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Bridge Tender

Posted On July 7, 2016

1414 Airlie Road, Wilmington

910-256-4519

thebridgetender.com

By JESSICA MAURER  »  Photos by JENNIFER SIMPSON

Chef Benjamin Anders came to the helm at Bridge Tender Restaurant three years ago, and says he’s never felt more at home in a kitchen. 

A Wilmington native and graduate of the Culinary Institute of America, Anders has worked at fine dining establishments from Texas to Maine. He says the restaurant’s history and reputation for stability are what sold him on the position.  

“Lots of restaurants need saving but that wasn’t the case here,” Anders said.  

Bridge Tender will celebrate its 40th anniversary this year. Many a special occasion has been marked by dinner and drinks amid these walls lined with photographs showcasing the history of Wrightsville Beach.  

Founded in 1976 by Johnny and Estelle Baker, Bridge Tender was the first restaurant to bring fine dining to the Wrightsville Beach stretch of the Intracoastal Waterway, serving prime rib as its signature dish. There was an all male wait staff with the exception of female cocktail waitresses, and the restaurant quickly became the “go to” spot for a swanky happy hour. John McLatchy bought the restaurant from the Bakers in 2003, but the spirit of the restaurant remains the same.

 “The goal from the start was to operate as a high end restaurant with impeccable service,” McLatchy said. “And that goal remains today.”

McLatchy says Bridge Tender is focused on making every diners experience a memorable one. They pride themselves on not only the quality of the food, but the ambiance and customer service.

“We want everyone here to feel relaxed, it’s not a stuffy, fine dining atmosphere,” McLatchy said. “And we have a built in advantage because of the tranquil, relaxing setting on the water.”

Anders says that while some of the dishes have been on the menu for 40 years, he has refined the menu somewhat since his arrival. The focus remains fresh seafood and Certified Angus Beef prepared simply with both regional and classical French influences. Lemon, butter and herbs, all of these flavors compliment not only seafood and beef, but fresh produce as well says Anders.

“People want fresh, not processed and that’s the way things have always been done here,” McLatchy said. 

Anders is quick to compliment his staff on their focus and commitment to their craft. The soft-spoken chef exudes an air of tranquility. He’s far more calm than many in his position. It’s clear that his demeanor sets the tone in the kitchen; he demands collaboration, concentration, and consistency. He said the staff comes together each day to work hard at putting out great food without bringing any of the drama he’s seen at other restaurants.

Bridge Tender makes nearly everything from scratch, from dressings and sauces to desserts. Produce is provided by Feast Down East, the Wilmington based economic development program that provides local restaurants with produce from local farms. 

“Feast Down East has been an amazing resource for us,” Anders said. “Every night we run a fish special showcasing whatever seasonal produce has come in that day and we incorporate it into our regular menu items as much as possible as well.”

Anders says some of the highlights of the summer bounty are heirloom tomatoes, garden peas, spring onions and squash. In addition to utilizing local produce, Anders tries to get seafood from as nearby as possible, bringing in tuna and mahi mahi from the Outer Banks and grouper and tile fish from local waters.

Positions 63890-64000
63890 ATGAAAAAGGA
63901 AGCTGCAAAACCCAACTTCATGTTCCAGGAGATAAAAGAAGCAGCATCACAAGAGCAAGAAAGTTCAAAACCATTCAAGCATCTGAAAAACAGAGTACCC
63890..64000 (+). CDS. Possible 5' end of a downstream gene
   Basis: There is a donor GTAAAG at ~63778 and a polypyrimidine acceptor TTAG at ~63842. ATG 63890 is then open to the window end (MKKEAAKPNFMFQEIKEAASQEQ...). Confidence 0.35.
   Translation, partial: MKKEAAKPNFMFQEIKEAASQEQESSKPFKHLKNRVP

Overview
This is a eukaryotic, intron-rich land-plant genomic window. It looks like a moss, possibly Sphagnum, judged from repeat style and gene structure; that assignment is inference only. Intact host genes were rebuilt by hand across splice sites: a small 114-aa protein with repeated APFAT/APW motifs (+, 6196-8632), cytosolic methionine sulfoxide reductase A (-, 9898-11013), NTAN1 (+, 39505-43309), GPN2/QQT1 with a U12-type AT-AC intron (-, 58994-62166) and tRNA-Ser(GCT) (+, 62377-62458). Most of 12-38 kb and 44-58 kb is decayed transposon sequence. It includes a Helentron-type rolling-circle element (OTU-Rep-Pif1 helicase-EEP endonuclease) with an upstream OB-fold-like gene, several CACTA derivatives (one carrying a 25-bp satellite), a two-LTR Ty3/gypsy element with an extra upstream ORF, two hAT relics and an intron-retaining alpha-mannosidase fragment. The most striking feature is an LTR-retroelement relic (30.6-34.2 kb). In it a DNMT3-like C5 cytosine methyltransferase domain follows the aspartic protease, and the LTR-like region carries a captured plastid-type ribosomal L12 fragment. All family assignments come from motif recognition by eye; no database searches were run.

Both Anders and McLatchy say they’ve seen a shift in how customers respond to locally sourced, fresh food.  In an active community like Wilmington, many are focused on a healthful diet and want to know where there food is coming from.

“If we serve a fish special with a healthful grain like quinoa we’re likely to sell twice as many specials as a dish that’s served with potatoes,” Anders said.

In addition to his daily specials, one of Anders best sellers is the Jumbo Scallops and Heritage Farms Pork Belly served with Russian kale, celery root puree, Asian slaw and a soy-ginger sauce.

And then there’s the beef. 

Newcomers to the area may immediately think seafood when they think of waterfront dining, but Bridge Tender has long been known for their high quality beef. Steak selections include the London Bridge, a filet mignon with a red wine demi-glace and mushroom duxelle; the Brooklyn Bridge, a New York strip with tarragon butter; the Golden Gate Bridge, a sirloin with gorgonzola cream sauce; and the Cape Fear River Bridge, a ribeye with local sunflower shoot gremolata.

Highlights from the dessert menu include homemade chocolate toffee crème brulee, and bread puddings that incorporate everything from fresh berries to white chocolate, depending on the season. And of course like any good Southern restaurant there’s the Key lime pie.

From Sunday through Thursday the restaurant offers a Sunset Menu from 4 to 6 p.m. The menu offers a three-course selection of appetizers, entrée’s and desserts for $19 per person.  

McLatchy says Bridge Tender has been experiencing strong, consistent growth over the past few years and he continues to make improvements to the building to make it even more inviting. McLatchy also owns the neighboring Fish House Grill, which he purchased from the Bakers just a year after his purchase of Bridge Tender. 

“Our business at both restaurants is really driven by locals and repeat business,” McLatchy said. “The high concentration of restaurants in Wilmington demands that every customer who comes into one of my restaurants is satisfied and wants to return. We need the local support even in the meat of the season because although tourism is great, we cannot survive on that alone.”

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